Journal of Social History 36.2 (2002) 405-429
"No Irish Need Apply": A Myth of Victimization
Retired Professor of History, University of Illinois, Chicago
Irish Catholics in America have a vibrant memory of humiliating job discrimination, which featured omnipresent signs proclaiming "Help Wanted--No Irish Need Apply!" No one has ever seen one of these NINA signs because they were extremely rare or nonexistent. The market for female household workers occasionally specified religion or nationality. Newspaper ads for women sometimes did include NINA, but Irish women nevertheless dominated the market for domestics because they provided a reliable supply of an essential service. Newspaper ads for men with NINA were exceedingly rare. The slogan was commonplace in upper class London by 1820; in 1862 in London there was a song, "No Irish Need Apply," purportedly by a maid looking for work. The song reached America and was modified to depict a man recently arrived in America who sees a NINA ad and confronts and beats up the culprit. The song was an immediate hit, and is the source of the myth. Evidence from the job market shows no significant discrimination against the Irish--on the contrary, employers eagerly sought them out. Some Americans feared the Irish because of their religion, their use of violence, and their threat to democratic elections. By the Civil War these fears had subsided and there were no efforts to exclude Irish immigrants. The Irish worked in gangs in job sites they could control by force. The NINA slogan told them they had to stick together against the Protestant Enemy, in terms of jobs and politics. The NINA myth justified physical assaults, and persisted because it aided ethnic solidarity. After 1940 the solidarity faded away, yet NINA remained as a powerful memory. [. . .]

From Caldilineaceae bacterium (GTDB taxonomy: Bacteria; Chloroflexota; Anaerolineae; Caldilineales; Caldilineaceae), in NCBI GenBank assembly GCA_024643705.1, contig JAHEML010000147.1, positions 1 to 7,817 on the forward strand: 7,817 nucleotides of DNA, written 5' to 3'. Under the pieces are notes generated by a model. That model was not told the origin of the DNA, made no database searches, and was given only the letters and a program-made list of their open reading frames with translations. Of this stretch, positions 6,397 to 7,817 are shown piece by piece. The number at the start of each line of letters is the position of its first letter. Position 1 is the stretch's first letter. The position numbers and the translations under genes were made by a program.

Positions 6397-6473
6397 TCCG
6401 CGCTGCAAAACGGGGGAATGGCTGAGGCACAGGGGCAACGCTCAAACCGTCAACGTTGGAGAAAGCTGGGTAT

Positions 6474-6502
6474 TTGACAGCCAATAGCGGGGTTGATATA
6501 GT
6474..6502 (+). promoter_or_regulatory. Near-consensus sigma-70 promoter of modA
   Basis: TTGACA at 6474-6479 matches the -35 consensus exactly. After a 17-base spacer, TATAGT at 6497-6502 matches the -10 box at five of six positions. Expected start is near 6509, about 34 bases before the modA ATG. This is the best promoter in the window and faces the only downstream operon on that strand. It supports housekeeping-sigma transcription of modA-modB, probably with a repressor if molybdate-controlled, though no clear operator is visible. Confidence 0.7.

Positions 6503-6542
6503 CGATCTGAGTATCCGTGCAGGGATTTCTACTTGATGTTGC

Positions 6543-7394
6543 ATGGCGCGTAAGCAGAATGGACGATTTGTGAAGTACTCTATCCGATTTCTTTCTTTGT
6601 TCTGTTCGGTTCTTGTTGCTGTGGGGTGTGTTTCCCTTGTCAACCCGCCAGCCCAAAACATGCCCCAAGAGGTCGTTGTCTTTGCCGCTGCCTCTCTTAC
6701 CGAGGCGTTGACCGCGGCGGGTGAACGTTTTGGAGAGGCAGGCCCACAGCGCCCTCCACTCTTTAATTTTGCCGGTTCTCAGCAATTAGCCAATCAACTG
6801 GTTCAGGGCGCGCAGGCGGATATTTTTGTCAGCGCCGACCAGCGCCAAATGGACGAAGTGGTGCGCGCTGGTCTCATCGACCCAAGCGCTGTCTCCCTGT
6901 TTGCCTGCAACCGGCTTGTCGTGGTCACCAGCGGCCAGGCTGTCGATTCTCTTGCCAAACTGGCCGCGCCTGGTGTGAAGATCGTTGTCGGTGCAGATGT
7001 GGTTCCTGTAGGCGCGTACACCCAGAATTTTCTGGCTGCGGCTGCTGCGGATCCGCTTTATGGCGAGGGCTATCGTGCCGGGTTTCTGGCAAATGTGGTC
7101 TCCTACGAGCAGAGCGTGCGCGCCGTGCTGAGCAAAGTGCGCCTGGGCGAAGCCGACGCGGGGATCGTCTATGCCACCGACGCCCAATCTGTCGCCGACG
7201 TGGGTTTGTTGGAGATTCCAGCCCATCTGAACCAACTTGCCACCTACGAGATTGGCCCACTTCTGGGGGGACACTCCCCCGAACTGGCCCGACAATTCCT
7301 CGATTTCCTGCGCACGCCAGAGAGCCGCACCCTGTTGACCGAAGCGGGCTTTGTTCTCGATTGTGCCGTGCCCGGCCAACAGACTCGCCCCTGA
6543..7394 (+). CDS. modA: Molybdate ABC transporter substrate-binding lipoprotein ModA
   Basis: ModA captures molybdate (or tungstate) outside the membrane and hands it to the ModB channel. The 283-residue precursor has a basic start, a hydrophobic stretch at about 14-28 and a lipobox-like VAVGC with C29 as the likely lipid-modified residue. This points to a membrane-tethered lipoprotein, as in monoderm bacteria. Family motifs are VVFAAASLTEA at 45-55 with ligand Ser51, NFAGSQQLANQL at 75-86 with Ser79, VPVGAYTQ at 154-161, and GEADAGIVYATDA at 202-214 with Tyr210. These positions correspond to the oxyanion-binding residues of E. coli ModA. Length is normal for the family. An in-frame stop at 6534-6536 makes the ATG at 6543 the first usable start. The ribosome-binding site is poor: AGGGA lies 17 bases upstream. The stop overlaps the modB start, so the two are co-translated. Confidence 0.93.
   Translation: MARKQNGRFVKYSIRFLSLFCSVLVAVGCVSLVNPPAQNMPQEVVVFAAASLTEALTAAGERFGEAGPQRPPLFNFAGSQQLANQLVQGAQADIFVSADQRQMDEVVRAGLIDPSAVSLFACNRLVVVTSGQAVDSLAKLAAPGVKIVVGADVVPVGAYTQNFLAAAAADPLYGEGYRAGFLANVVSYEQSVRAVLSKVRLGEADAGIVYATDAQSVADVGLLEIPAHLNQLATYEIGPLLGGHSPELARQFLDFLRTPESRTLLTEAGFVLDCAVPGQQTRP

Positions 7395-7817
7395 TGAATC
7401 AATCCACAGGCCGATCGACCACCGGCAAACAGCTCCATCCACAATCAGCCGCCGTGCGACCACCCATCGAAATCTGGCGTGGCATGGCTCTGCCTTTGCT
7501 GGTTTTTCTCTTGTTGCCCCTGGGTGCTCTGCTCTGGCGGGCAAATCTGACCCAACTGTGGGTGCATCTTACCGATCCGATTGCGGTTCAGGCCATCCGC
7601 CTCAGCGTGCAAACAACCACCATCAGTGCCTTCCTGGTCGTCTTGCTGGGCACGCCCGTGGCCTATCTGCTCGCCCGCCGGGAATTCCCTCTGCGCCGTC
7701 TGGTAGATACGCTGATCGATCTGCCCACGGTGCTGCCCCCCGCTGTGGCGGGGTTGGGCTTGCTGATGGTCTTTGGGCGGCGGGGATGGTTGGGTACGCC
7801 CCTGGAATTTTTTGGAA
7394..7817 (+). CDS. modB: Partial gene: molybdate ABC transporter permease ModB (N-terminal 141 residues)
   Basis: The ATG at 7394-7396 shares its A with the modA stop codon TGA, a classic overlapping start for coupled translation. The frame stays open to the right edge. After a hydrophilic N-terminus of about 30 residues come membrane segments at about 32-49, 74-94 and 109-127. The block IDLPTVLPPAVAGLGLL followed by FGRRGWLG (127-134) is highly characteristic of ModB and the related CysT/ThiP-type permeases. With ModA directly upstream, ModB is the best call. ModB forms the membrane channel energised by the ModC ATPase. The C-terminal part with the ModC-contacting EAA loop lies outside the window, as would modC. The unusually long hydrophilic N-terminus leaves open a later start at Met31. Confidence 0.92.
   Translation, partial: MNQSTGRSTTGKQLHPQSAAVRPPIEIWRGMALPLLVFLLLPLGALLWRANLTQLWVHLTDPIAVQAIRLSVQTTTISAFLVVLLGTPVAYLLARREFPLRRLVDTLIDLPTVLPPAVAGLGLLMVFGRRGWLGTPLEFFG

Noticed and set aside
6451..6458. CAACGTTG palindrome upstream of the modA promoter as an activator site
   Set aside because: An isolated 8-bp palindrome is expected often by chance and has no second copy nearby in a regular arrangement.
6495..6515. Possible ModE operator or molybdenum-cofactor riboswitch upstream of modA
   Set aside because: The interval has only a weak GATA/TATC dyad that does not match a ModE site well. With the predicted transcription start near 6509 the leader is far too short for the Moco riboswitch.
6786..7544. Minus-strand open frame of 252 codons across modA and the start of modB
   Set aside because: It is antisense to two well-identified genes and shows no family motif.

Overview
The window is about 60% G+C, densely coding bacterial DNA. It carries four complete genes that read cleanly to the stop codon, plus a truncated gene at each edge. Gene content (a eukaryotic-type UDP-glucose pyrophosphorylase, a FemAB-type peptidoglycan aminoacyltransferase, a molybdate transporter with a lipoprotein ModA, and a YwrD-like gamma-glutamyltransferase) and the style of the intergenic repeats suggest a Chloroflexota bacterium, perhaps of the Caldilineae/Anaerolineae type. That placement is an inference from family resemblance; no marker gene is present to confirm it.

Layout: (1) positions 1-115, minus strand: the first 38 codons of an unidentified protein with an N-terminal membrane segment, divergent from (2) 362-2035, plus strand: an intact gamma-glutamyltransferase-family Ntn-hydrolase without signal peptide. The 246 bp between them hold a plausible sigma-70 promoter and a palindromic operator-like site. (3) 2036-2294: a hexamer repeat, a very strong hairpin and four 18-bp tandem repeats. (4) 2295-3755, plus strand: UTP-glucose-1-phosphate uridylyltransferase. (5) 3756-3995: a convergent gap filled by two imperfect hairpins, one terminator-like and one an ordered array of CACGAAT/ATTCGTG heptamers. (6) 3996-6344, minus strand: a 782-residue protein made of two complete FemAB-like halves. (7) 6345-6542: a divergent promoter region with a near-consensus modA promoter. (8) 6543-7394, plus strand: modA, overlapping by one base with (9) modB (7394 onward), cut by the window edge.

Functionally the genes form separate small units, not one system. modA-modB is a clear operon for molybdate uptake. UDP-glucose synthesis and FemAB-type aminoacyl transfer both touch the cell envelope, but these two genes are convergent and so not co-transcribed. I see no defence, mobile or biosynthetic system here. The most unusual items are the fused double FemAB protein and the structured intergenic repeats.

We can now summarize our explanation of where the NINA myth comes from. There probably were occasional handwritten signs in London homes in the 1820s seeking non-Irish maids. The slogan became a cliché in Britain for hostility to the Irish. Tens of thousands of middle-class English migrated to America, and it is possible a few used the same sort of handwritten sign in the 1830—1850 period; the old British cliché was probably known in America. There is no evidence for any printed NINA signs in America or for their display at places of employment other than private homes. Poole's song of 1862 popularized the phrase. The key change that made the second version such a hit was gender reversal—the London song lamented the maid's troubles, the New York City version called for Irishmen to assert their manhood in defiance of a cowardly [End Page 409] enemy. By 1863 every Irishman knew and resented the slogan—and it perhaps helped foment the draft riots that year. The stimulus was not visual but rather aural—a song about NINA sung only by the Irish. There was indeed such a song, and it became quite popular during the 1863 crisis of the draft riots of the Civil War; it still circulates. The song was a war cry that encouraged Irish gangs to beat up suspicious strangers and it warned Irish jobseekers against breaking with the group and going to work for The Enemy.